Anorexia nervosa, commonly known as anorexia is an eating disorder with emotional roots. The condition is characterized by the fear of gaining weight and putting in excessive efforts to lose weight. Victims of this eating disorder typically associate their weight with self-worth.
In order to maintain their thinness, anorexic people may entirely ignore their health. Lack of nutrition can open the doors for several other physical ailments from heart diseases, and osteoporosis to kidney problems. It also negatively impacts one’s psychological health as one becomes depressive, anxious, and may even entertain suicidal thoughts.
Symptoms Of The Disorder
This disorder has both physical as well as behavioral symptoms. The first and foremost sign of an anorexic individual is that he is obsessed with becoming thinner, and fears weight gain. Such a person continuously puts in efforts to reduce his weight and for this purpose he may engage in excessive exercise and induce vomits after eating.
He may even start using laxatives and other such substances for the purpose of losing weight. Other signs and symptoms include an abnormal blood count, insomnia, dizziness, fatigue, constipation, abdominal pain, dehydration, irregular heartbeat, low blood pressure, yellowish skin, bluish finger tips, no menstruation, and swelled arms and legs.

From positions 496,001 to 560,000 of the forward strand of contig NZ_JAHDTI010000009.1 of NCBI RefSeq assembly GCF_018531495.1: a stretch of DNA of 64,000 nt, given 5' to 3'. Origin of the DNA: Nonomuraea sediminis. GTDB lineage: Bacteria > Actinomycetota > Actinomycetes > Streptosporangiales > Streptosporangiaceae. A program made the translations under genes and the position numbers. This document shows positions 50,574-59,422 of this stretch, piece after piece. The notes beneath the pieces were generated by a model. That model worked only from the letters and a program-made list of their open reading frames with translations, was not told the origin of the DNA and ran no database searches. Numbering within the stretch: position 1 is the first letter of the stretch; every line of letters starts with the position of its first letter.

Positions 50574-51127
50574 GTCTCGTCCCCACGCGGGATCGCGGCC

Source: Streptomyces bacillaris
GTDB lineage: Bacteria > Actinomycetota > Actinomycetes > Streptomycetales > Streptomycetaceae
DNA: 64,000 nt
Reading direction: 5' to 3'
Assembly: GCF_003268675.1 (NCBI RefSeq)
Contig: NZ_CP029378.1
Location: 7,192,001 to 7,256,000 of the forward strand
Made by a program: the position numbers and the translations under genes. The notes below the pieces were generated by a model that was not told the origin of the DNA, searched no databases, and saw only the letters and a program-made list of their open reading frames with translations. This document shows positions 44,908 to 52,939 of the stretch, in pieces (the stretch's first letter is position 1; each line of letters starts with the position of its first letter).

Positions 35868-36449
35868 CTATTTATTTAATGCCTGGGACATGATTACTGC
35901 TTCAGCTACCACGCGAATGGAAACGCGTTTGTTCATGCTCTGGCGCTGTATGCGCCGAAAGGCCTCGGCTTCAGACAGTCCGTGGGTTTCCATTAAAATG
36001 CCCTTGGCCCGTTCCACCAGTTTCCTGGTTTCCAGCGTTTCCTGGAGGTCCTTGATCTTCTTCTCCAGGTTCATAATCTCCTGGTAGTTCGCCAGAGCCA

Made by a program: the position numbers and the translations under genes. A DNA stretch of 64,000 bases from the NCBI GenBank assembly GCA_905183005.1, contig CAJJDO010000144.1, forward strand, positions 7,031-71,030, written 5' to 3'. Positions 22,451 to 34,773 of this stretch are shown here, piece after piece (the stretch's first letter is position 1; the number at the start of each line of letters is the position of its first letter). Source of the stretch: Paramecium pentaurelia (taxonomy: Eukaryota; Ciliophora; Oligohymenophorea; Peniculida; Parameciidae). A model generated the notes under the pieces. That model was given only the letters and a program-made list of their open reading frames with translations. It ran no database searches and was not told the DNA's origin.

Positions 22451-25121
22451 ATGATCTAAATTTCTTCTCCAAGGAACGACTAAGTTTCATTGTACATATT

Behavioral symptoms of anorexia include denial of hunger, refusing to eat, only eating foods that are low in calories and fats, avoiding eating in public, fear of weight gain, social withdrawal, complaining about being fat despite being thin, etc. It can be challenging to figure out whether or not a person has this eating disorder as anorexic individuals are good at disguising symptoms.
Causes And Risk Factors
The causes behind anorexia can be genetic, psychological or societal. However, the exact cause of the eating disorder is not known yet. Some people inherit the condition, while others have psychological problems such as OCD, anxiety, etc. which trigger anorexia. What’s more, pressure from the society to meet the standards of being pretty can also induce this eating disorder.
Risk factors for this disorder include specific genes. Dieting may also up one’s risk of developing anorexia nervosa since starvation can alter the brain’s thinking mechanism. One’s eating habits may also change because of major life transitions such as entering a new relationship, losing a job, changing a school, etc. Note that women are more at risk than men.
People with anorexia may even believe that they do not require treatment. The treatment for this disorder is usually a team effort in which psychologists, therapists, nutritionists, and dietitian are involved. Medications have proved to be fruitless in the treatment of this disorder. An anorexic individual who’s life is in danger may need to be hospitalized for recovery as well.
Anorexia is an eating disorder in which a person fears weight gain and tries to appear as thin as possible. An anorexic individual has underlying emotional problems. The ailment is accompanied by several health complications and may even become life-threatening. It can be difficult to pinpoint whether a person has the eating disorder. Treatment is done by a team of professionals.